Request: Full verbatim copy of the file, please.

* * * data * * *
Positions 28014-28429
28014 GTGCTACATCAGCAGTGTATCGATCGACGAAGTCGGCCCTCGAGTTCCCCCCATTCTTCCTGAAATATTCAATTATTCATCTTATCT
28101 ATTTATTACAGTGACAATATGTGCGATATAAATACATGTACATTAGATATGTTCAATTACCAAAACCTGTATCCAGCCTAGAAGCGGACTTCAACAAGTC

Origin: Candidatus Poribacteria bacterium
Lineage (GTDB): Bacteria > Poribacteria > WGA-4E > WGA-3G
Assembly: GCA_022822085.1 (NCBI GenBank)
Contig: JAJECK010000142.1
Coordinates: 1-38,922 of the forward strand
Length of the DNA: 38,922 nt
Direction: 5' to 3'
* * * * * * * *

Positions 28014-28429
28014 GTGCTACATCAGCAGTGTATCGATCGACGAAGTCGGCCCTCGAGTTCCCCCCATTCTTCCTGAAATATTCAATTATTCATCTTATCT
28101 ATTTATTACAGTGACAATATGTGCGATATAAATACATGTACATTAGATATGTTCAATTACCAAAACCTGTATCCAGCCTAGAAGCGGACTTCAACAAGTC

Origin: Candidatus Poribacteria bacterium
Lineage (GTDB): Bacteria > Poribacteria > WGA-4E > WGA-3G
Assembly: GCA_022822085.1 (NCBI GenBank)
Contig: JAJECK010000142.1
Coordinates: 1-38,922 of the forward strand
Length of the DNA: 38,922 nt
Direction: 5' to 3'